A Question on Our Hearts and Minds

“Do not neglect to show hospitality to strangers, for thereby some have entertained angels unawares” (Hebrews 13:2).

We live in a world rife with uncertainty, fear and disorder. It seems that every day we wake up to another crisis—humanitarian, political, or environmental. How do we as Catholics live out our faith amidst this chaos?

Since the beginning of this Parish Council year, your parish leaders and representatives have been struggling with this very question. How will The Basilica of Saint Mary serve its parishioners and those in our community who are most vulnerable?

An issue that has been heavy on our hearts and minds is immigration. For more than a decade, the US immigration debate has been dominated by the legislative battle over comprehensive immigration reform. Recently, the debate has shifted to the scope of the President’s discretion on how to enforce the law, who to target, and mechanisms for remaining in this country. 

“According to the US Department of Homeland Security, from the start of January through the end of September, the number of immigrants seized in the interior of the country rather than at the border—many of them wrenched from their families and communities—increased by 42% compared to the same period in 2016. Immigration arrests of people with no criminal convictions nearly tripled compared to approximately the same time in 2016” (Human Rights Watch 12/5/17). Beyond the politics, our faith directs us to focus on the principles of the responsibilities and rights of people. 

In the Old Testament, God tells us to have special care for outsiders: “You shall treat the alien who resides with you no differently than the natives born among you; have the same love for him as for yourself; for you too were once aliens in the land of Egypt” (Lv. 19:33-34).
The New Testament tells Matthew’s story of Joseph and Mary’s escape to Egypt because King Herod wanted to kill their infant. Jesus himself lived as a refugee because his native land was not safe.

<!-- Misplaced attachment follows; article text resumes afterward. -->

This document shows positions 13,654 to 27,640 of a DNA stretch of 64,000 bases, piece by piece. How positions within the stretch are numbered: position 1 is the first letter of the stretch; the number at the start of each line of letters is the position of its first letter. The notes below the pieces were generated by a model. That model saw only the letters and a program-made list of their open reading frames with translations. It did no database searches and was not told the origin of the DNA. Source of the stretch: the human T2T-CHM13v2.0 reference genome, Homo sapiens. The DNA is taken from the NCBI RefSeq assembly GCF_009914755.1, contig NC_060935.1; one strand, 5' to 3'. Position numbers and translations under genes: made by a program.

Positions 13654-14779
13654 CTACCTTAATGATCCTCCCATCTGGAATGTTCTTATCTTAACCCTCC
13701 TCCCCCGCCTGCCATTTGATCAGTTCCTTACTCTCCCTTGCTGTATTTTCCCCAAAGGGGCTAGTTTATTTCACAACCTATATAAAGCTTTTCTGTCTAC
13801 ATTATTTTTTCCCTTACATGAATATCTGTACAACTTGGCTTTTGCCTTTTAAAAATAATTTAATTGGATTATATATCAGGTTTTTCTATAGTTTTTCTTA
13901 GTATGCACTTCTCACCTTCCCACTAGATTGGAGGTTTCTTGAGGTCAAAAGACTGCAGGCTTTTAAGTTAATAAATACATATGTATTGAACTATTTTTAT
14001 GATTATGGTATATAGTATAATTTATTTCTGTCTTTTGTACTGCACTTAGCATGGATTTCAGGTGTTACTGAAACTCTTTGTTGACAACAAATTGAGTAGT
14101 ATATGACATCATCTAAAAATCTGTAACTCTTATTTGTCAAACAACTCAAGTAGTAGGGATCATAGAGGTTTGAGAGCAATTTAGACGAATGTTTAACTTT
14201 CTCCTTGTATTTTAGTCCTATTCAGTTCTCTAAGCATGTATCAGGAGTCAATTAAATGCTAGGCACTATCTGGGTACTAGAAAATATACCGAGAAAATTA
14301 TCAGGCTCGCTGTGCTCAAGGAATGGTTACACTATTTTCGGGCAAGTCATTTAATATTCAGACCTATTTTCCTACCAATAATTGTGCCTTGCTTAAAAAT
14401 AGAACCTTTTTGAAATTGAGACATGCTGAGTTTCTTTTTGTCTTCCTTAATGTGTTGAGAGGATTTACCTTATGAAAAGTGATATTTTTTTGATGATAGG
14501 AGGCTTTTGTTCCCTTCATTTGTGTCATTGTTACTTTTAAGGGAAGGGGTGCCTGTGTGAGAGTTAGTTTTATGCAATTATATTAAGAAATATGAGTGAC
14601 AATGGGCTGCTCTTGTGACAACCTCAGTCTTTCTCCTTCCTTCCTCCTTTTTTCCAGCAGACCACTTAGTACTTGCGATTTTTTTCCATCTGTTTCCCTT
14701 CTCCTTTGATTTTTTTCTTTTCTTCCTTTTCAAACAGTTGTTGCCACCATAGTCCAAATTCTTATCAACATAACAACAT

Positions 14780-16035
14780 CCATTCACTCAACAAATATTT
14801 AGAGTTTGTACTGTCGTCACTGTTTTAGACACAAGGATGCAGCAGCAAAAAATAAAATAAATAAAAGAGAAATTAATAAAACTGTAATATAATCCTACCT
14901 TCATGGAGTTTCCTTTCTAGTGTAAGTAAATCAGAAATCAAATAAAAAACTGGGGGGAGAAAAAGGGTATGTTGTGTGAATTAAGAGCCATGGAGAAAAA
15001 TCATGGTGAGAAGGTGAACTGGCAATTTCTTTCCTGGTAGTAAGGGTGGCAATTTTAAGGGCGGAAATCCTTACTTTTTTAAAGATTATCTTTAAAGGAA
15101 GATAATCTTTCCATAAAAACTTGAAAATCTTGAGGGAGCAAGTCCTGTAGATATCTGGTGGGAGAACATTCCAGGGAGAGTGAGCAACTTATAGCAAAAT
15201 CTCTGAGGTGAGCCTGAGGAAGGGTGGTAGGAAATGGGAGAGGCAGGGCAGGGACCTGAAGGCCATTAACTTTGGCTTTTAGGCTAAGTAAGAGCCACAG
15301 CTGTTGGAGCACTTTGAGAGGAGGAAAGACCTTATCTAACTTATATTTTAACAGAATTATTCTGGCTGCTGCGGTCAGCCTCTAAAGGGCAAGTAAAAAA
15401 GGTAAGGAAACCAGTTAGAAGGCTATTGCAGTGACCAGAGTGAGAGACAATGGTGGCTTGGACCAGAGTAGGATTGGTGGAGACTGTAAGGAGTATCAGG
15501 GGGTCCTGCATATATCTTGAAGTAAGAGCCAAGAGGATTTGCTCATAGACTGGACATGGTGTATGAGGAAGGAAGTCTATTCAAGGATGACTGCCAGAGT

Jesus reiterates the Old Testament command to love and care for the stranger: “For I was hungry and you gave me food, I was thirsty and you gave me drink, a stranger and you welcomed me” (Mt 25:35). 

At the end of World War II, Europe faced an unprecedented migration of millions of people seeking safety. In response, Pope Pius XII wrote Exsul Familia (The Emigre Family), placing the Church squarely on the side of those seeking a better life by fleeing their homes (USCCB).

The US Sanctuary movement began in the early 1980s to provide safety for Central American refugees fleeing civil conflict. Since then the movement has grown across the country and today over 30 congregations in the Twin Cities, suburbs, and greater Minnesota have committed to being either a Sanctuary or Sanctuary Supporting Congregation. Their commitment includes safety, advocacy, financial, physical, and spiritual support. 

For years, The Basilica has partnered with Ascension, our largely immigrant, sister-parish. We also provide aid and immigration counseling to anyone who comes to our doors. This fall, a group of Basilica parishioners (including myself) traveled to Tucson, AZ, where the Sanctuary movement began and to the US/Mexico Border to learn more about real people facing deportation. 

The Parish Council has had many conversations about formally joining the other downtown congregations as a Sanctuary Supporting Congregation. We plan to hold information sessions for parishioners to learn more about the Sanctuary Movement and to ask questions about how declaring ourselves a Sanctuary Supporting Congregation could impact The Basilica. I hope that you will join us for these important conversations. Please watch for announcements on dates and times. 

Feel free to reach out to me or any other Parish Council members with questions.  Visit mary.org/parishcouncil for a list of contacts.

 

Mary Gleich-Matthews
Parish Council Chair
The Basilica of Saint Mary

 

JANUARY 28, 2018

 

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